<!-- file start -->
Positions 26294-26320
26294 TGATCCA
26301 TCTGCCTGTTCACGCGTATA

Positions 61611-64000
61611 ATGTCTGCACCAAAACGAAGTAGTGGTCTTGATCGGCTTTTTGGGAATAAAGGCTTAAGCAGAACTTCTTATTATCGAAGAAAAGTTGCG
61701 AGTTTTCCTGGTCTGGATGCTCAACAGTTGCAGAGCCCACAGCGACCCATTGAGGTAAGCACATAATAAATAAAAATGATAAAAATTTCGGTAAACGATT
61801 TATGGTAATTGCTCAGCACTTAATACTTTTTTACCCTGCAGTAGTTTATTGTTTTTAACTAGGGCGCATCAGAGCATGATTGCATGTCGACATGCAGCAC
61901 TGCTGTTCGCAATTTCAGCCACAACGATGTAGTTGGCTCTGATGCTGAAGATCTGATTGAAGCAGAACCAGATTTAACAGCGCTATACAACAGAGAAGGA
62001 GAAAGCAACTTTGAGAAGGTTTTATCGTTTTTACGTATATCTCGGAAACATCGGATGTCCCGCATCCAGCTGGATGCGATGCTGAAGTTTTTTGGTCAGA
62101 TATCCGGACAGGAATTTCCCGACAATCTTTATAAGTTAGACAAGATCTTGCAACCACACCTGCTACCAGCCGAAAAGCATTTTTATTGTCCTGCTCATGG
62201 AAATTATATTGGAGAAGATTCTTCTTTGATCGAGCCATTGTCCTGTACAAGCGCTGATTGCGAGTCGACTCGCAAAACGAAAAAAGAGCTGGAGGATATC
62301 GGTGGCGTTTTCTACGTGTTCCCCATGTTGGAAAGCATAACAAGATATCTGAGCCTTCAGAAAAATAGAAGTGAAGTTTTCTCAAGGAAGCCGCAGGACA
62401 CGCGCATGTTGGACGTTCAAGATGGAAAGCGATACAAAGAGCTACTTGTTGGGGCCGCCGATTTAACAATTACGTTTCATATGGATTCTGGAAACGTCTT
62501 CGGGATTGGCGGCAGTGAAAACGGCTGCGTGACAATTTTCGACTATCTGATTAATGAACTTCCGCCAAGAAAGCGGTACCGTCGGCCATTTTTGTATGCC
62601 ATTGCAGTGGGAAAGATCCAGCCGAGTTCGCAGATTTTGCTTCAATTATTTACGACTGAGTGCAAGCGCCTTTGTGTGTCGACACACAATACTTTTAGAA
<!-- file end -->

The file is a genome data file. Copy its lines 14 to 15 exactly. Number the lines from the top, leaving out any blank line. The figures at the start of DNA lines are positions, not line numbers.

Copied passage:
62501 CGGGATTGGCGGCAGTGAAAACGGCTGCGTGACAATTTTCGACTATCTGATTAATGAACTTCCGCCAAGAAAGCGGTACCGTCGGCCATTTTTGTATGCC
62601 ATTGCAGTGGGAAAGATCCAGCCGAGTTCGCAGATTTTGCTTCAATTATTTACGACTGAGTGCAAGCGCCTTTGTGTGTCGACACACAATACTTTTAGAA